Media on NTP Cancer Study: It’s Hype
One Type of Brain Tumor IS Going Up, the Deadliest Kind
Senior managers at the National Toxicology Program (NTP) released the preliminary results of their cell phone radiation study late last week. They were so concerned about the elevated rates of two types of cancer among exposed rats that they felt an immediate public alert was warranted. They considered it unwise to wait for the results to wend their way into a journal sometime next year. Not surprisingly, the NTP report generated worldwide media attention.
There were some startling reactions. Both the American Cancer Society (ACS) and Consumers Reports immediately shelved their long-held, wait-and-see positions. In a statement issued soon after the NTP’s press conference, Otis Brawley, ACS’ chief medical officer, called the NTP report “good science.” And Consumer Reports said that the new study was “groundbreaking” and encouraged people to take simple precautions to limit their exposures.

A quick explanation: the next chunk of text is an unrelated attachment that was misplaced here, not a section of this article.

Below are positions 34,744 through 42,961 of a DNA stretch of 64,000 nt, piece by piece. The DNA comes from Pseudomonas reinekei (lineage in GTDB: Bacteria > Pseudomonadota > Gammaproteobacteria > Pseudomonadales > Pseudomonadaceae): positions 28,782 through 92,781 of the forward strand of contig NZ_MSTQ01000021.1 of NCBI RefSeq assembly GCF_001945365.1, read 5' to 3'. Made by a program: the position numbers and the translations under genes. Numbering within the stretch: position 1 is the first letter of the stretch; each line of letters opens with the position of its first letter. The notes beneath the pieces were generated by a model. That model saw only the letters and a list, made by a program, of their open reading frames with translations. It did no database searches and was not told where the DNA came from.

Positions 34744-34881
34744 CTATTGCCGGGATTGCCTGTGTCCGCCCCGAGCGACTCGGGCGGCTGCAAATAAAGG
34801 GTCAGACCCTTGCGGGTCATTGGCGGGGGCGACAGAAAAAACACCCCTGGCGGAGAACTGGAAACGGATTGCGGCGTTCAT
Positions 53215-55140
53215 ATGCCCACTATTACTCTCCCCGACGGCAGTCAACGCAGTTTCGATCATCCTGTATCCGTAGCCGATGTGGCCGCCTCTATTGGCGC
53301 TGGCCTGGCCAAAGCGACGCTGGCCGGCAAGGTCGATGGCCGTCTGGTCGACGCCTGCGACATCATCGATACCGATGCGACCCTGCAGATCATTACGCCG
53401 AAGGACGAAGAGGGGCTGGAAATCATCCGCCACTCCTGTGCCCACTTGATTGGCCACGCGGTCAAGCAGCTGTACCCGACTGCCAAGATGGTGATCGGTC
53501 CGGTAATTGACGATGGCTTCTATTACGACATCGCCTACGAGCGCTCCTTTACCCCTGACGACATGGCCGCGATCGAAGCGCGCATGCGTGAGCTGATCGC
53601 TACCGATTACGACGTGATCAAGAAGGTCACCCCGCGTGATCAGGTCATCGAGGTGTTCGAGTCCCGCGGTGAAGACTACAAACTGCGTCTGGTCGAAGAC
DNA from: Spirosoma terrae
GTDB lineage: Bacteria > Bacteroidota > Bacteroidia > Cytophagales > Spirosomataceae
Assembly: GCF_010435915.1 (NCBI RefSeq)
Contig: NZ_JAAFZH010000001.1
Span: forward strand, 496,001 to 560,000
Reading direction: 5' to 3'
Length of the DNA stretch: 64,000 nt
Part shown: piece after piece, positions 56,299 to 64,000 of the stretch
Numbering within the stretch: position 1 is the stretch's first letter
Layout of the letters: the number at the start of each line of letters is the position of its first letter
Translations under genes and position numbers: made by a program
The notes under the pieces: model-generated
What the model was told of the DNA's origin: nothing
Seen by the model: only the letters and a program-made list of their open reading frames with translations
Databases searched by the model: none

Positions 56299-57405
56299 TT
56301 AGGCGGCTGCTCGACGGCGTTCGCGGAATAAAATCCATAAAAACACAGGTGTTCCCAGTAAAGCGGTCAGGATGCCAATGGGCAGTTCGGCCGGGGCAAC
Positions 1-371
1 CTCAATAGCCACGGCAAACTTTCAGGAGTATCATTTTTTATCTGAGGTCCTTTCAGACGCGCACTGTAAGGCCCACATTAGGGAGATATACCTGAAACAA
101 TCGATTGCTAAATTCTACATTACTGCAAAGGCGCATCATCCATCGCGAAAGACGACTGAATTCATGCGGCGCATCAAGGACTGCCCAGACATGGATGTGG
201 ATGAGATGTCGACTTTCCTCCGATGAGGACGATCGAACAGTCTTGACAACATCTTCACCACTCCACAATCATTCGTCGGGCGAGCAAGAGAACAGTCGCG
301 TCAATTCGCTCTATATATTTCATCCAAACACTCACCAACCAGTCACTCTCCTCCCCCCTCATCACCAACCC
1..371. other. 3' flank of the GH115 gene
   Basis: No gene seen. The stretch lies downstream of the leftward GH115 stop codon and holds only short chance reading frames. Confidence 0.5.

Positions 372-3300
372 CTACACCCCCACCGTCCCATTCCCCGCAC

However, much of the mainstream media saw it very differently. For instance, The Washington Post ran its story under the headline, “Do Cell Phones Cause Cancer? Don’t Believe the Hype.”
The New York Times gave the NTP report zero credibility, arguing it can’t mean much because brain tumor rates are not going up. Actually, however, the deadliest and most virulent type of brain tumor, GBMs, is increasing.
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